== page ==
Professor Oliver Bandmann MD PhD
Professor of Movement Disorders Neurology
Honorary Consultant Neurologist
Department of Neuroscience
Sheffield Institute for Translational Neuroscience
University of Sheffield
385a Glossop Road
Telephone: +44 (0) 114 2222237
Fax: +44 (0)114 2222290
2002-present: University of Sheffield/Royal Hallamshire Hospital, Sheffield, UK
My research focuses on movement disorders, in particular Parkinson´s Disease (PD) but also Huntington´s Disease, Wilson Disease and dystonia. I’m particularly interested in working towards disease-modifying therapy for PD which would slow down disease progression.
The main areas of research within my group are as follows:
1. Mitochondrial dysfunction and compound screen with identification of neuroprotective compounds as candidates for disease-modifying treatment in Parkinson’s Disease:
For interested members of the public: Please have a look at the official University of Sheffield press release for more information on this project. You may also be interested in listening to a BBC interview with Prof Bandmann.
Fig1. The image shows a fibroblast from a patient with Parkinson’s Disease due to mutations in the parkin gene. The fibroblast has been stained to show the mitochondria in the cell. We see increased branching and interconnectedness of the mitochondrial network in the fibroblasts from patients with parkin mutations compared to controls; this change in morphology of the mitochondria correlates with changes in function.
2. Bench to bedside – early clinical trials in Parkinson’s disease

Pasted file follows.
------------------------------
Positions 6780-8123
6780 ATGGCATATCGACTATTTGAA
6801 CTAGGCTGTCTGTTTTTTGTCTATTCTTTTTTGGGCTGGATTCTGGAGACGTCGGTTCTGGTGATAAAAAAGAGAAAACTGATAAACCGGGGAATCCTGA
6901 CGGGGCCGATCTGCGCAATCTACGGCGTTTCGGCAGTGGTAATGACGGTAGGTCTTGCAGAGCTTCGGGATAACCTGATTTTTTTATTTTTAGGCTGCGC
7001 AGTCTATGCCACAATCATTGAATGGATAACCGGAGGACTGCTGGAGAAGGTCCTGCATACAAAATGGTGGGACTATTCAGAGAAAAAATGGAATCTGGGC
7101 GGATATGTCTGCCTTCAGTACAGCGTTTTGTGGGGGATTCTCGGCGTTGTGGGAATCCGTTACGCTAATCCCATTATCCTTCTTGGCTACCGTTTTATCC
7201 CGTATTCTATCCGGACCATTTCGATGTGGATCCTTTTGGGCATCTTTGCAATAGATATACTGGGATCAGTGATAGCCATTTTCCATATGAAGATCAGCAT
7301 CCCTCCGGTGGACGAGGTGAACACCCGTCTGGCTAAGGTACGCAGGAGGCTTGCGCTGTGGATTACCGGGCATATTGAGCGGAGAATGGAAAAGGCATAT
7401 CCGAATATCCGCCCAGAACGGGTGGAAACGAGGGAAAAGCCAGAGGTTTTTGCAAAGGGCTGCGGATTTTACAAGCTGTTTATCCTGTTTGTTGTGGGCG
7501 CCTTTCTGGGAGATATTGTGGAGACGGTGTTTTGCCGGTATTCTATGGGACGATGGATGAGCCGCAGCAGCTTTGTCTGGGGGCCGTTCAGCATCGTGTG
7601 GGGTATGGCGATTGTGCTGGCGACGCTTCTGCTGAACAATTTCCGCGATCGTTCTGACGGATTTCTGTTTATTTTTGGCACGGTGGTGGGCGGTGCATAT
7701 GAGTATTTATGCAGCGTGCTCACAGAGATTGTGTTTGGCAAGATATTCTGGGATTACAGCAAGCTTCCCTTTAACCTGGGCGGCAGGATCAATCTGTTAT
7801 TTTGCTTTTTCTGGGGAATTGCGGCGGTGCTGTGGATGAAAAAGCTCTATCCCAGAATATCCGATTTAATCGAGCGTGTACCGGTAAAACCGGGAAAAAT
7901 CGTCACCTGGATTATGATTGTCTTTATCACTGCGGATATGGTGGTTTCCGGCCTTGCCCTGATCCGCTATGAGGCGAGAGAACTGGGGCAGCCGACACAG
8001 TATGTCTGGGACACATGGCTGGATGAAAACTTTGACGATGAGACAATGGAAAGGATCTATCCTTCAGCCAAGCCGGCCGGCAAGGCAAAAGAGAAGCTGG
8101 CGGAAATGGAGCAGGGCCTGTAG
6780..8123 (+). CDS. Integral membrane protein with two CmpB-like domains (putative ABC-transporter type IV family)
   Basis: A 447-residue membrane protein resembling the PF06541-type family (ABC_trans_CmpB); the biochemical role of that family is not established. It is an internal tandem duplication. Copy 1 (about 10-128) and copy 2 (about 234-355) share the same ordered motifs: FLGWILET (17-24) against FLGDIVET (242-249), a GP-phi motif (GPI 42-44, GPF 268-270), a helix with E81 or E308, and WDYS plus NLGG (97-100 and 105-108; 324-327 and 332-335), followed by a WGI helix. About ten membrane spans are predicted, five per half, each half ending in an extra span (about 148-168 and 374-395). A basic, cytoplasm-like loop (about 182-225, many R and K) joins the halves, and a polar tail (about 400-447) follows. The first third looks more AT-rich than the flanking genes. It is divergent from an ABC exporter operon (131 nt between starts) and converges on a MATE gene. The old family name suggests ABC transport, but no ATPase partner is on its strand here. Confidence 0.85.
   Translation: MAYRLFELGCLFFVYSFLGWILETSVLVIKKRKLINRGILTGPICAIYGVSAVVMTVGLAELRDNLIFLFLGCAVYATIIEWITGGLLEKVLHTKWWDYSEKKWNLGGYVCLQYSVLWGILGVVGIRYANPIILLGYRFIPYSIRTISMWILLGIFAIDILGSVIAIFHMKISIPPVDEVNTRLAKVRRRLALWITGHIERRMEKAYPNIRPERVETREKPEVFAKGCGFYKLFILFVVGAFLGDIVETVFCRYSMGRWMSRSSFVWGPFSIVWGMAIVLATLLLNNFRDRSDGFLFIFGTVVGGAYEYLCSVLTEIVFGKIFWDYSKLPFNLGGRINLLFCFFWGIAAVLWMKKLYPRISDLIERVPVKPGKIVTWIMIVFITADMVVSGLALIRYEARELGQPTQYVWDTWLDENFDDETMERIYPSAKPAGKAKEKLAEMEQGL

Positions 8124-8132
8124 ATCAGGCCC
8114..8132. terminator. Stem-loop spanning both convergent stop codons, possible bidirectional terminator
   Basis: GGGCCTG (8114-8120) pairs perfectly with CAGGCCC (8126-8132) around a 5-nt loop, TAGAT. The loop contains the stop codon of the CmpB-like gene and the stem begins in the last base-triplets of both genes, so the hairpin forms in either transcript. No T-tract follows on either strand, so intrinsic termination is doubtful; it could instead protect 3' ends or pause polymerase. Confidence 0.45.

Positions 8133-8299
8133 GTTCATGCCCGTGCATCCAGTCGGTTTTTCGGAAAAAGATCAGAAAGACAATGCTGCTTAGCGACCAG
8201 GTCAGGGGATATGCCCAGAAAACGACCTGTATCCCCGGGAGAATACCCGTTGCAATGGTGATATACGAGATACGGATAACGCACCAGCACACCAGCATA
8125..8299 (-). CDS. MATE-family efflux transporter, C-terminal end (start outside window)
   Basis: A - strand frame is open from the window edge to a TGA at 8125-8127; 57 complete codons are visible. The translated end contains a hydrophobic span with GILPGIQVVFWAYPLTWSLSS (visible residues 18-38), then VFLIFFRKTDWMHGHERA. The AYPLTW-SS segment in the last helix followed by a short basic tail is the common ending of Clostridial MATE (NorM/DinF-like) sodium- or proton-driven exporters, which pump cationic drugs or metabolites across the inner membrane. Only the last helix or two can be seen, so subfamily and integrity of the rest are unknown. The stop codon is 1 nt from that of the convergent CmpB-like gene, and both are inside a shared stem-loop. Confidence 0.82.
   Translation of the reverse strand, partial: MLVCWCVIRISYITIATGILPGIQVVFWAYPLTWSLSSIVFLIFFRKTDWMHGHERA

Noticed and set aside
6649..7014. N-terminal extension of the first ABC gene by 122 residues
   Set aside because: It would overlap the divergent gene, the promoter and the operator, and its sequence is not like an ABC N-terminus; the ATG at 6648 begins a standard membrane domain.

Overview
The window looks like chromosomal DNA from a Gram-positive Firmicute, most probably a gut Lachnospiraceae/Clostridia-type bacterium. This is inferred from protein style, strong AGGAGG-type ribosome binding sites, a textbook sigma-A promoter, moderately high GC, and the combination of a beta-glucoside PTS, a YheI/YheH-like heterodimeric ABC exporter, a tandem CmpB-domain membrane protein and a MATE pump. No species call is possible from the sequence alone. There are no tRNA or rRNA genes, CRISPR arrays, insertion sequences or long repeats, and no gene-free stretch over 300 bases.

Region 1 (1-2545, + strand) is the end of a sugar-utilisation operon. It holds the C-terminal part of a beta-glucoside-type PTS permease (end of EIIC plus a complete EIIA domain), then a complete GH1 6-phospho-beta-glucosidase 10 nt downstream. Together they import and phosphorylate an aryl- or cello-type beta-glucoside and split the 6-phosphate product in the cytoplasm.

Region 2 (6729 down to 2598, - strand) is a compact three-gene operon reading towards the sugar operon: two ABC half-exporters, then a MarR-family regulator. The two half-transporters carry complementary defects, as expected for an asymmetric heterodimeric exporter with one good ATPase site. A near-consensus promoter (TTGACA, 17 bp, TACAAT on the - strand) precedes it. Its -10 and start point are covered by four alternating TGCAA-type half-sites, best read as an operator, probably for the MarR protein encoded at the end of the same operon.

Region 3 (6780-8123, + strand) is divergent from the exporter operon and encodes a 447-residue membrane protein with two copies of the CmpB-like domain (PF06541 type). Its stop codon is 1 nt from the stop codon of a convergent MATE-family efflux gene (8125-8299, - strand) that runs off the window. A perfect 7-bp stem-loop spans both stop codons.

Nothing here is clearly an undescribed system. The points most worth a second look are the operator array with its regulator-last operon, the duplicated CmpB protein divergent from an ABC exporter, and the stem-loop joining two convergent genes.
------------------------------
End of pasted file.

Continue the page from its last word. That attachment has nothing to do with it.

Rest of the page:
There is emerging evidence of a “Parkinson Epidemic” with a predicted global doubling in the number of people with Parkinson’s from 6 million to 12 million between 2015 and 2014 (PMID:30584159).
We have now taken UDCA as the top hit of our drug screen into an early clinical trial, called the UP study (short for: UDCA in Parkinson’s disease). The UP study will predominantly focus on investigating the safety and tolerability of UDCA in PD. However, we will also use novel techniques (in particular 31P-MR-Spectroscopy and sensor-based objective quantification of motor impairment) to gain some insight into the neuroprotective potential of UDCA.
MR Spectroscopy of a human brain with focussed analysis of the basal ganglia (the area most affected in Parkinson’s disease)
My group is also participating in two other multicentre neuroprotection trials, testing statins and antibodies against alpha-synuclein for their neuroprotective effect.
This link will take you to a webpage of the Cure Parkinson’s Trust - it provides additional information on UDCA for Parkinson’s:
You may also find this video interesting during which we describe our journey from the bench at SITraN to the clinical trial carried out at the NIHR-funded Clinical Research facility at the Royal Hallamshire Hospital:
3. Zebrafish as a new vertebrate animal model for Parkinson’s Disease:
We subsequently demonstrated that Parkin-deficient zebrafish share key features with human parkin-mutant Parkinson’s Disease patients, namely mitochondrial dysfunction and loss of dopaminergic neurons. Most recently, we have identified up-regulation of TIGAR as novel mechanism leading to mitochondrial dysfunction and dopaminergic cell loss in PINK1 deficiency. Inhibition of TIGAR prevents loss of dopaminergic neurons by normalizing mitochondrial function. TIGAR is therefore a promising novel target for disease-modifying therapy in early onset Parkinson’s Disease. We are now also using zebrafish to study genetic risk factors for sporadic Parkinson’s and how they may interact with ageing.